In a glazing system according to the invention it may in some circumstances by considered appropriate to rely solely on the adhesively secured main body portion of the beading strip to hold the pane in place. However, additional securing means may be needed in other circumstances. For example, panel pins which are used in conventional putty glazing systems could be used. The pins are driven for part of their length into the wooden frame parallel to the pane, so that the head regions of the pins stand proud from the frame to retain the pane in place. In this case the main body portion of the beading strip would not be able to seat exactly flat against the pane because of the intervening panel pins. However, this would not matter, because the adhesive would form a seal in the region of the pins to render the region between the pane and the main body portion of the beading strip watertight.
The use of panel pins would also mean that the main body portion of the seal would deviate from a straight line as has been mentioned above, but because the sealing portion is flexible and is spaced from the main body portion, it can reliably seal against the pane. Another way of securing the glass more firmly would be to lift the sealing portion of the strip out of the way and drive panel pins through the main body portion and into the wooden frame. The sealing portion would be released to cover the head of the pin. With this arrangement, it might be possible to use a sealant without adhesive properties instead of the adhesive with sealant properties.
The glazing system just described has two main distinctive features. One feature is the use of a co-extruded beading strip in a region normally occupied by putty, making the system easy to use by a "do-it-yourself" handyman renovating an existing putty system. Another feature is the use of a beading strip having two soft sealing lips, one engaging the pane and the other the wooden frame. This feature enhances the watertightness of the seal.
Although the system has been described for use with a fixed window frame, it could also be used with a frame designed to open.
Although only the glazing of the lower edge of the wooden frame is shown in the drawing, the other three edges can be glazed in similar fashion. In this case, care must be taken where two beading strips meet at the corner of the frame. The abutting ends of the strips would need to be cut at the correct angle using a mitre block, and such a block could be included in the kit of parts mentioned above. Adhesive should also be carefully applied where the ends of the strip meet to insure a good seal between the ends of the strips.
|Cited Patent||Filing date||Publication date||Applicant||Title|
|US2966707 *||May 16, 1958||Jan 3, 1961||Josiah Ellis Leonard||Window and like frames|
|US3387416 *||Oct 28, 1965||Jun 11, 1968||Pittsburgh Plate Glass Co||Sealing and spacing element|
|US4052830 *||May 17, 1976||Oct 11, 1977||John Barry Potter||Corner fillets|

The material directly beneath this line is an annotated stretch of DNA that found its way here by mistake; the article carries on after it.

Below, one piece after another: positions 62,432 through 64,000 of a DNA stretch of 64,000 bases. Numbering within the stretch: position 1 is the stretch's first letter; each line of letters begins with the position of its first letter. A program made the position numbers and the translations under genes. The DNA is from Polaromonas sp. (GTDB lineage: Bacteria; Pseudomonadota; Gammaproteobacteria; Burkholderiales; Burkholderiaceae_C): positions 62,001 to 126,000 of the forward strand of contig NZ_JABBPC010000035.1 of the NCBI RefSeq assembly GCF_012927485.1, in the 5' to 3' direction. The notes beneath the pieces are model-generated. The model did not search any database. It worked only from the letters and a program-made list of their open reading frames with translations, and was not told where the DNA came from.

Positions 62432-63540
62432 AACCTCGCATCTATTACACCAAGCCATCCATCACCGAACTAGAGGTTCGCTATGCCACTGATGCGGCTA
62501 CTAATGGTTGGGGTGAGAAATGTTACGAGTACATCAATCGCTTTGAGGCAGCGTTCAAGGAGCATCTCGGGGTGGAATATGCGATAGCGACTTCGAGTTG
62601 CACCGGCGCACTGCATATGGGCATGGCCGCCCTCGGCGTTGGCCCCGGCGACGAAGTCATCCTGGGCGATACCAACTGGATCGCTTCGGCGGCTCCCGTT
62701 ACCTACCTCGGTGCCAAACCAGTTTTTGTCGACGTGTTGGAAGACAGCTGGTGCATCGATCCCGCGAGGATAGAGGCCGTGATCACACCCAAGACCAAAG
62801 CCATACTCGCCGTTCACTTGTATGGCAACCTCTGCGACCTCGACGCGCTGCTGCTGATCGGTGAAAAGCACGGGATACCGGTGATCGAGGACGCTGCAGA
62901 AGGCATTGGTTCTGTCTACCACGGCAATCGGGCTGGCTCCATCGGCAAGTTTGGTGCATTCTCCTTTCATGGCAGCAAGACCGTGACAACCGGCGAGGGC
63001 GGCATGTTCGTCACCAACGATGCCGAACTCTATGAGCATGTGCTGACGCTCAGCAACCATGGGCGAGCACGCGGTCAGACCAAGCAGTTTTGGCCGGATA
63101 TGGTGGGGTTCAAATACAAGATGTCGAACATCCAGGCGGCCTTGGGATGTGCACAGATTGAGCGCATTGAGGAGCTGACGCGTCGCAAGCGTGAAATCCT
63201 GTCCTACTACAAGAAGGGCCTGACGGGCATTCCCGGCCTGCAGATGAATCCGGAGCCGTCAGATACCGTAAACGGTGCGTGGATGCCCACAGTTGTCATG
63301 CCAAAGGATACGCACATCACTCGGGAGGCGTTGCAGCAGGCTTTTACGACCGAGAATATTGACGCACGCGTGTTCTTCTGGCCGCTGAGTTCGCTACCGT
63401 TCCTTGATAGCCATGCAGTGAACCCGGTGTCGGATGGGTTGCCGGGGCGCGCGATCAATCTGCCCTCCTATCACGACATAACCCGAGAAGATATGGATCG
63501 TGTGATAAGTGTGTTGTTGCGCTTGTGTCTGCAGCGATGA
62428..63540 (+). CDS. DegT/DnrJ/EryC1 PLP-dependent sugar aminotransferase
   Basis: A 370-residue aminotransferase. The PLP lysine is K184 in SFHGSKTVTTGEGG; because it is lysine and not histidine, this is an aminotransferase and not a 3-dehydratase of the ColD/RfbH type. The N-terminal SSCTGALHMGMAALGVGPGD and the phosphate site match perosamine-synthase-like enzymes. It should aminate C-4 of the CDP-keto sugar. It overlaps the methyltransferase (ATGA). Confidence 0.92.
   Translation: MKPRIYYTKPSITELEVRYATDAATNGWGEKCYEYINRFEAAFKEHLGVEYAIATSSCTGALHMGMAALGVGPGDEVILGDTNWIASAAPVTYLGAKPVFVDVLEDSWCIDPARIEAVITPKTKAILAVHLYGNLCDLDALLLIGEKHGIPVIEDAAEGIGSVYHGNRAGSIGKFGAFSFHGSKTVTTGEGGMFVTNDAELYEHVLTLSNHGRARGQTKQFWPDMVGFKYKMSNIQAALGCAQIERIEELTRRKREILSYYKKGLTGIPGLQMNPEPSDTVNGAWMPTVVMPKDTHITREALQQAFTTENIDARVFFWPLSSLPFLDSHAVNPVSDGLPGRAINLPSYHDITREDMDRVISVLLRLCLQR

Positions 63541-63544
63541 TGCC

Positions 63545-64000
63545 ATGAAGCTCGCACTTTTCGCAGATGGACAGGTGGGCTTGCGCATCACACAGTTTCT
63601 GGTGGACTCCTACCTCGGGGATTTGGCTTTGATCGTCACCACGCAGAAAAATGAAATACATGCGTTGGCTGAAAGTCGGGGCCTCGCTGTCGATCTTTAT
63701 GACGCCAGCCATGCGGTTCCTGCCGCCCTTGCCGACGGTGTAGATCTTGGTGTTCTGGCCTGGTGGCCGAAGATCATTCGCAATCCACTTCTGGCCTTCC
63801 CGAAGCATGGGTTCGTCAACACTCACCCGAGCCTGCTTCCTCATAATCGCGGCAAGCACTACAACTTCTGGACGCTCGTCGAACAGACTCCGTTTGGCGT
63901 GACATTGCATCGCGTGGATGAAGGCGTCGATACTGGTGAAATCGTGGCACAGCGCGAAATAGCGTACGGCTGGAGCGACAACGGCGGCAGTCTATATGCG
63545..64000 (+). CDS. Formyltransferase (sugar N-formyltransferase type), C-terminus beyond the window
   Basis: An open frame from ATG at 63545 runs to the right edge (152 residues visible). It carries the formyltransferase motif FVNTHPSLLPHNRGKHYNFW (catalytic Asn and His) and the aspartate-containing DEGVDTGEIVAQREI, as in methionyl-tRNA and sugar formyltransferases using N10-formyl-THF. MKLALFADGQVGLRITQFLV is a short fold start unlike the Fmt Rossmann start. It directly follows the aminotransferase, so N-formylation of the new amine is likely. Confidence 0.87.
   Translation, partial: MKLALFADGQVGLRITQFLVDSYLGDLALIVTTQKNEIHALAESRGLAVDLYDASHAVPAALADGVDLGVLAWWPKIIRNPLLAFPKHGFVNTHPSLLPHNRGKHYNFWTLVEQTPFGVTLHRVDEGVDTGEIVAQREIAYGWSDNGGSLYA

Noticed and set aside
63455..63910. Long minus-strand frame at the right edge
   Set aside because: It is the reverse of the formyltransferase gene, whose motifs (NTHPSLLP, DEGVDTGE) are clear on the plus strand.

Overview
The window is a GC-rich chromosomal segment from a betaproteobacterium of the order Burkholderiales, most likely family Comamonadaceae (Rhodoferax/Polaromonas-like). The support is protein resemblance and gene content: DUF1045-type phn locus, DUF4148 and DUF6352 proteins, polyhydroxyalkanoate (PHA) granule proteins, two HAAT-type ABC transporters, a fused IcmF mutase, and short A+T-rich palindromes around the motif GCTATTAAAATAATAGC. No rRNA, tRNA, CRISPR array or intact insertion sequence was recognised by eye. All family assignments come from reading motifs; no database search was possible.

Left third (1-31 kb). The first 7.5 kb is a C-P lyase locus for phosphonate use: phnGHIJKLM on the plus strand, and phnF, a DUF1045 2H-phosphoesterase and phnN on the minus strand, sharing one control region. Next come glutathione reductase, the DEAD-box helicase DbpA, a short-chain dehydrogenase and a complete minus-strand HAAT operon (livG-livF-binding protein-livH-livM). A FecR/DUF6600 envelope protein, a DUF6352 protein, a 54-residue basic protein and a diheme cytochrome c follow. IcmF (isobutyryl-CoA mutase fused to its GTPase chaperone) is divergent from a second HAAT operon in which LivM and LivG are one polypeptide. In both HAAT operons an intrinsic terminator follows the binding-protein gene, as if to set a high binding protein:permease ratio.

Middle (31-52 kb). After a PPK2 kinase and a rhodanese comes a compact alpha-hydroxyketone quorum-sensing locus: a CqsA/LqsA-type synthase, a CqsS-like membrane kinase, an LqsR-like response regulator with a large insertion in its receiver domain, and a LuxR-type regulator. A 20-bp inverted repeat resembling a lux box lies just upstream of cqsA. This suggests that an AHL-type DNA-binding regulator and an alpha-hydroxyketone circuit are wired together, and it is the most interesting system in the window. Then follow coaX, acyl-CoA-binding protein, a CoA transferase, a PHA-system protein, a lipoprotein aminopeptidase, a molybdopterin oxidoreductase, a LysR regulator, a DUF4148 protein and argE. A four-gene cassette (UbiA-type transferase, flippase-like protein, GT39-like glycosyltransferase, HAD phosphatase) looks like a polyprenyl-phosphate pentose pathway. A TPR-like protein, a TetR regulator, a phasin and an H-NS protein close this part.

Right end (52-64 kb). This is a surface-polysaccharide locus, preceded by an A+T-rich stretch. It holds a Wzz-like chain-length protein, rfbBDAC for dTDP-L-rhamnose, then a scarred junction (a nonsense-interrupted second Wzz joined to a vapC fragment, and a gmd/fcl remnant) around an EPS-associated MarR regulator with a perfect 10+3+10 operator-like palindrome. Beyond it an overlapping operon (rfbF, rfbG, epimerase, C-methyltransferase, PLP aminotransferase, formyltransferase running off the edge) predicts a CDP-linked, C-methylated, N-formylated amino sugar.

|US4100325 *||Dec 13, 1976||Jul 11, 1978||The B. F. Goodrich Company||Weather resistant composites|
|US4376359 *||Dec 1, 1980||Mar 15, 1983||Kawneer Company, Inc.||Fastener clip for glazed doors|
|*||DE286618C||Title not available|
|GB2022670A *||Title not available|
|Citing Patent||Filing date||Publication date||Applicant||Title|
|US4730429 *||Dec 18, 1986||Mar 15, 1988||Roberts Gary W||Vinyl window seal and process|
|US7021006||Jan 20, 2004||Apr 4, 2006||Transit Care, Inc.||Quick release sacrificial shield for window assembly|
|US7080874||Feb 18, 2005||Jul 25, 2006||Jerry Farrar||Quick change window assembly|
|US7082736||May 9, 2002||Aug 1, 2006||Transit Care, Inc.||Process for retrofitting an existing bus window having rubber seals with metal members that define a retention space for a sacrificial member|
|US7958682 *||Jun 14, 2011||Innovative Security Concepts||Window film anchoring device|
|US9222299 *||Dec 18, 2007||Dec 29, 2015||3M Innovative Properties Company||Window film attachment article|
|US20030041539 *||Aug 27, 2002||Mar 6, 2003||Bernacki Daniel R.||Door or wall window insert frame and method|
|US20040154228 *||Jan 20, 2004||Aug 12, 2004||Farrar Jerry L.||Quick release sacrificial shield for window assembly|
|US20060101734 *||Sep 29, 2005||May 18, 2006||Thyssen Polymer Gmbh||Window or door|
|US20070245649 *||Apr 21, 2006||Oct 25, 2007||Habeck Jerome C||Exterior casing trim|
|US20090151255 *||Dec 18, 2007||Jun 18, 2009||3M Innovative Properties Company||Window film attachment article|
|US20100199579 *||Feb 11, 2009||Aug 12, 2010||Sam Elzein||Window film anchoring device|
|US20110120032 *||May 26, 2011||Kernander Carl P||Blast mitigation safety glass system|
|U.S. Classification||52/204.705, 52/208|
|Cooperative Classification||E06B3/6205, E06B2003/6279, E06B2003/6232|
|Aug 16, 1985||AS||Assignment|
Owner name: STERLING DRUG INC., 90 PARK AVENUE, NEW YORK, NEW
Free format text: ASSIGNMENT OF ASSIGNORS INTEREST.;ASSIGNOR:POORE, ALBERT C. G.;REEL/FRAME:004446/0591
Effective date: 19850802
|Jan 10, 1990||FPAY||Fee payment|
Year of fee payment: 4
|Sep 25, 1990||CC||Certificate of correction|
|Feb 15, 1994||REMI||Maintenance fee reminder mailed|
|Jul 10, 1994||LAPS||Lapse for failure to pay maintenance fees|
|Sep 20, 1994||FP||Expired due to failure to pay maintenance fee|
Effective date: 19940713